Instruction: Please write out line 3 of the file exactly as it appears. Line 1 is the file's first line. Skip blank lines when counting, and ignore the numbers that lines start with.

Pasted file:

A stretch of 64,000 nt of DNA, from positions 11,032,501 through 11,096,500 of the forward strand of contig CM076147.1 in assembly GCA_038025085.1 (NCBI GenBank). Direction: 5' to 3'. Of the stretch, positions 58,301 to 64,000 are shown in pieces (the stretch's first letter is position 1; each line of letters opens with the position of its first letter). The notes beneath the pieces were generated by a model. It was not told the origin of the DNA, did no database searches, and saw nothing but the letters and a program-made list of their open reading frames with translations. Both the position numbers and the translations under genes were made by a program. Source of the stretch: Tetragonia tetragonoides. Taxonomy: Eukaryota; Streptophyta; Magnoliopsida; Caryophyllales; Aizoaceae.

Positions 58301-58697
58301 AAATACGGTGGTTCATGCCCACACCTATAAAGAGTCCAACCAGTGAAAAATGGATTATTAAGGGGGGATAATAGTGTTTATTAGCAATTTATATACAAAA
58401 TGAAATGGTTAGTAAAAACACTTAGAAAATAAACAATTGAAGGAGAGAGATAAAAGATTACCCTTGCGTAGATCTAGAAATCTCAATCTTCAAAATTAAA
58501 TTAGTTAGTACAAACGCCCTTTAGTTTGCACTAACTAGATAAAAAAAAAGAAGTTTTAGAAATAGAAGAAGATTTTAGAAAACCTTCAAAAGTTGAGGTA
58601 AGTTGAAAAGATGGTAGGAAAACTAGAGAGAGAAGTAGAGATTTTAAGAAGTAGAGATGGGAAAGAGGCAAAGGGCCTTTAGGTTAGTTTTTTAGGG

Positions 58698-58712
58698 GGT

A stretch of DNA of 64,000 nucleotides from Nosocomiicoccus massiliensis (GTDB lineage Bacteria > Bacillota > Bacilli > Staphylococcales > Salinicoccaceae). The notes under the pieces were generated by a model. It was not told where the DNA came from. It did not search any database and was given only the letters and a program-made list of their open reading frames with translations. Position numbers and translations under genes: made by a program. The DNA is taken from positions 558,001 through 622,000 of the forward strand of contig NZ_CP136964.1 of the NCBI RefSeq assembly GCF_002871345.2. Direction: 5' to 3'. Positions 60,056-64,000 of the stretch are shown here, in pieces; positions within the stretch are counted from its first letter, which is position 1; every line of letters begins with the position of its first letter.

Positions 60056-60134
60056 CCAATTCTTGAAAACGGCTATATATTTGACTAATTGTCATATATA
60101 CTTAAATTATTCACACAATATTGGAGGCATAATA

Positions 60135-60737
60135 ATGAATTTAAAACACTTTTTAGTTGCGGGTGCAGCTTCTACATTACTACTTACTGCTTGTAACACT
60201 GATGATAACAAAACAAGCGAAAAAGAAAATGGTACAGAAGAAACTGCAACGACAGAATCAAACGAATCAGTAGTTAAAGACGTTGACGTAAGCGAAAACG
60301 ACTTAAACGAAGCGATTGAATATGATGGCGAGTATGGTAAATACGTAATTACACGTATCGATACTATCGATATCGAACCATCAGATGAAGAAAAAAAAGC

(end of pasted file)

58301 AAATACGGTGGTTCATGCCCACACCTATAAAGAGTCCAACCAGTGAAAAATGGATTATTAAGGGGGGATAATAGTGTTTATTAGCAATTTATATACAAAA